There was also the book of essays that Susan Golomb, his agent, wanted to sell — a collection of the nonfiction he had recently published. It would take considerable time to edit them, and even do some rewriting. He’d been surprised at how some of those essays were received in the world — that his Edith Wharton essay in The New Yorker that mentioned her self-consciousness about her looks could be misconstrued as sexist when she herself was so obsessed with appearances (“His depiction of Edith Wharton was so mean-spirited and off-key that I tossed and turned,” Victoria Patterson wrote in The Los Angeles Review of Books), or that his New Yorker essay on threats to birds more immediate than global change — like the proliferation of glassy buildings that blindside birds in flight — had resulted in the vitriol it did. (“It’s not clear what the Audubon Society did to piss off Jonathan Franzen,” the editor of the Audubon magazine wrote in response to the essay, which itself was a response to the Audubon Society.) Had they even read the work? Had they fact-checked? Ultimately, it didn’t matter. He had to look at those essays again. A writer doesn’t write to be misunderstood.
And yet how does one respond? Those incidents, which have come to number many, had begun to precede him more loudly than his proudest contributions to the world: his novels, which number five. This is a problem, because as much as he (to some controversy) is the symbol (to some controversy) of the White Male Great American Literary Novelist for the 21st Century (to much controversy), he is also someone who has to sell books. And lately, Golomb, a maternal figure whom he privately calls the “tawny lioness of publishing,” had been wringing her hands over the fact that people don’t seem to understand him or his good intentions — that she can’t figure out when exactly they all turned on him. It was the kind of thing that Franzen would like to ignore, but in addition to being a process guy, he is also a team guy. He likes to fulfill his obligations. He likes to go on book tours. He likes to do right by his publisher.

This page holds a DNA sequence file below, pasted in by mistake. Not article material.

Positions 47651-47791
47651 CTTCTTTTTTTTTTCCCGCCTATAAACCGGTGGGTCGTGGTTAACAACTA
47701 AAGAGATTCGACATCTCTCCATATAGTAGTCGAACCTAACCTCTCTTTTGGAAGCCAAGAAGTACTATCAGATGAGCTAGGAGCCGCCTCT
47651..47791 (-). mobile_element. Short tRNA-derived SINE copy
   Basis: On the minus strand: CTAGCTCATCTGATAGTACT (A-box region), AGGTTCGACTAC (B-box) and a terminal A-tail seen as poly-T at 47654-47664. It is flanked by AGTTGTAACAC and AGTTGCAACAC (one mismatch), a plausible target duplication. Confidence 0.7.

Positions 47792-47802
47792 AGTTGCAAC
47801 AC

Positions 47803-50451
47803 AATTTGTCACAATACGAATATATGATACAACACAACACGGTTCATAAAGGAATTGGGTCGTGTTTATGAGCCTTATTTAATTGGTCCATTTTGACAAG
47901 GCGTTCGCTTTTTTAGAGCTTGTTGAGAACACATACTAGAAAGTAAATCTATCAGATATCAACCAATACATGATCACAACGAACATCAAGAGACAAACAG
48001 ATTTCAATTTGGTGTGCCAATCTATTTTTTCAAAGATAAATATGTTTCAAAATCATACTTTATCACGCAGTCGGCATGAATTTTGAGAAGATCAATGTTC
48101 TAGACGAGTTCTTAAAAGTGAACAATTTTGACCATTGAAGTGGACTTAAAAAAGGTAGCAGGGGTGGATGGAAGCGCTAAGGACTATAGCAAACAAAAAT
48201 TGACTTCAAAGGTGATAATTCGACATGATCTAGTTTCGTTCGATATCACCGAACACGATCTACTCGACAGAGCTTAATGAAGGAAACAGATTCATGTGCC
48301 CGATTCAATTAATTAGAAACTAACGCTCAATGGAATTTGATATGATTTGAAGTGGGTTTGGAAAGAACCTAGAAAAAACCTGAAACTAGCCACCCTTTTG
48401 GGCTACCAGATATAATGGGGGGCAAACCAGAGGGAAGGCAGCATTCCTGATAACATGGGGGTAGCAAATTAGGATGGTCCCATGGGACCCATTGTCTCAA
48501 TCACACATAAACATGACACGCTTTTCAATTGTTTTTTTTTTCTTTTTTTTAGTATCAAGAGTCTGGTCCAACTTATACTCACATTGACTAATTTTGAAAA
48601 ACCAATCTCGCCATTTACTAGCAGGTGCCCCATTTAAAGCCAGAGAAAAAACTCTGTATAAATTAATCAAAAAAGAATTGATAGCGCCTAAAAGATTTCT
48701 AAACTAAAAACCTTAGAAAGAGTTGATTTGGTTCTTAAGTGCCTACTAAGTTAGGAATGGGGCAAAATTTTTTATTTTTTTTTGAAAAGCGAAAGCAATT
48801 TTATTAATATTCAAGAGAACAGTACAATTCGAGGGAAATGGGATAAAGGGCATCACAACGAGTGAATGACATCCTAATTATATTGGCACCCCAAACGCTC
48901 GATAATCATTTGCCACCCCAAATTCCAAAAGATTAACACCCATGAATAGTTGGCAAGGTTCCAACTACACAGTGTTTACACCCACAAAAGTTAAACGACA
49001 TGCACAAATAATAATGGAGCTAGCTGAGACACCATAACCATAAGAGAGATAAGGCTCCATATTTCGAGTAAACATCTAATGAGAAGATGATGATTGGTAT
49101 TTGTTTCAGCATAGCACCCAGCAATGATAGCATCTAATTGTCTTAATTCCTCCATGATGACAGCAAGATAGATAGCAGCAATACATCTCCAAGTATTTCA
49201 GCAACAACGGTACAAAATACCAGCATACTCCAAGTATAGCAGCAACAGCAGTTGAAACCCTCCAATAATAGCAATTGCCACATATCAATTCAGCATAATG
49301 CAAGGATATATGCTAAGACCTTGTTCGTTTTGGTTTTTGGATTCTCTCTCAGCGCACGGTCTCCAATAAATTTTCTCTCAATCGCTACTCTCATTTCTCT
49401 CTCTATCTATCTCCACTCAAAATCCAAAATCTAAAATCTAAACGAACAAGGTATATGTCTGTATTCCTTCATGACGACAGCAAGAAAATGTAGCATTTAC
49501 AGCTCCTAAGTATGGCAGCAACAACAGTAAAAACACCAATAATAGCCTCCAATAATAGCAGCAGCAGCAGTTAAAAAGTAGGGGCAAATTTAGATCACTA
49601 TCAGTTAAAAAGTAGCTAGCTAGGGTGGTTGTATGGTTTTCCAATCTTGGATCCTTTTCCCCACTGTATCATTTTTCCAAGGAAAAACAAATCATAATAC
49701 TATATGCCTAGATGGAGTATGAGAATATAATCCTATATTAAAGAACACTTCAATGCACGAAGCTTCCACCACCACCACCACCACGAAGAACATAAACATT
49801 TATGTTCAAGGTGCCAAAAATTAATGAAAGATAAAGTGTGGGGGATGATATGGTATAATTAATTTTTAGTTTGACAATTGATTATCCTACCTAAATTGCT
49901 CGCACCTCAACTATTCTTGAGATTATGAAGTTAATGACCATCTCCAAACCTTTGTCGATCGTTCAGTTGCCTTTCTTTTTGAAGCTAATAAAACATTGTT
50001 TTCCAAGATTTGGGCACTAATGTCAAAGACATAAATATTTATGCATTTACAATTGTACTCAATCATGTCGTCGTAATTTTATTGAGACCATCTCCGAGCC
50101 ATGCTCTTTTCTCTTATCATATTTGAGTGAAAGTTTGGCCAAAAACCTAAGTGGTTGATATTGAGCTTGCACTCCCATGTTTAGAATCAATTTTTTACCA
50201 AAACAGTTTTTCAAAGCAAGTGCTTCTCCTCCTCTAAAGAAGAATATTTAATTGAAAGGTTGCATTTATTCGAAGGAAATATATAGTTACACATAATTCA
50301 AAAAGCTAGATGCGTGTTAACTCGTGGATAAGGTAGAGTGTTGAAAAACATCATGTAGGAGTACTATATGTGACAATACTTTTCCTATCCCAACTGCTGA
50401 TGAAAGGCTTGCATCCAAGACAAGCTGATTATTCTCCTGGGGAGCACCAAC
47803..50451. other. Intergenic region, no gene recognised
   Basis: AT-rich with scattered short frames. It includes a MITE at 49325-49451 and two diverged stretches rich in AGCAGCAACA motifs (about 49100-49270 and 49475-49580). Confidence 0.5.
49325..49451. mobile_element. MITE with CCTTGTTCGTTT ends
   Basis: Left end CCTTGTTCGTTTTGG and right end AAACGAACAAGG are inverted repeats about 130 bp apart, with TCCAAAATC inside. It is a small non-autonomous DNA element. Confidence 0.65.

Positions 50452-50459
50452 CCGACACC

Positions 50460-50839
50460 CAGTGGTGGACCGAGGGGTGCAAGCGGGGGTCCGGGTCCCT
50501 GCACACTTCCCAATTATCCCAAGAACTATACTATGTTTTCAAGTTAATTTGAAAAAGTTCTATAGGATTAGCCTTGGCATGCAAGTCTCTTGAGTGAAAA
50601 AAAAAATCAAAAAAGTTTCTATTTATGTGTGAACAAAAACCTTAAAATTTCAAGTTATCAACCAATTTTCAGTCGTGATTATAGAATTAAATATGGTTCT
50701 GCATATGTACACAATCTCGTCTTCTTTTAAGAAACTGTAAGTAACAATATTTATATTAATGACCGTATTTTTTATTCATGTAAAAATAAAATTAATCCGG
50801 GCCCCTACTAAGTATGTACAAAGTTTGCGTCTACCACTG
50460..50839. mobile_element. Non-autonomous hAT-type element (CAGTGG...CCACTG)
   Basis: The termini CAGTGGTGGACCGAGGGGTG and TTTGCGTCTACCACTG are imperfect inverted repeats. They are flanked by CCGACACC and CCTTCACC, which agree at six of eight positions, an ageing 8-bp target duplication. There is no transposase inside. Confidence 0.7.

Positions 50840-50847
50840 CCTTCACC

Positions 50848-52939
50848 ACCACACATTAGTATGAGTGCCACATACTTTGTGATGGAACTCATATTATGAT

And, well, sales of his novels have decreased since “The Corrections” was published in 2001. That book, about a Midwestern family enduring personal crises, has sold 1.6 million copies to date. “Freedom,” which was called a “masterpiece” in the first paragraph of its New York Times review, has sold 1.15 million since it was published in 2010. And 2015’s “Purity,” his novel about a young woman’s search for her father and the story of that father and the people he knew, has sold only 255,476. The Los Angeles Times called it “consuming and extraordinarily moving.”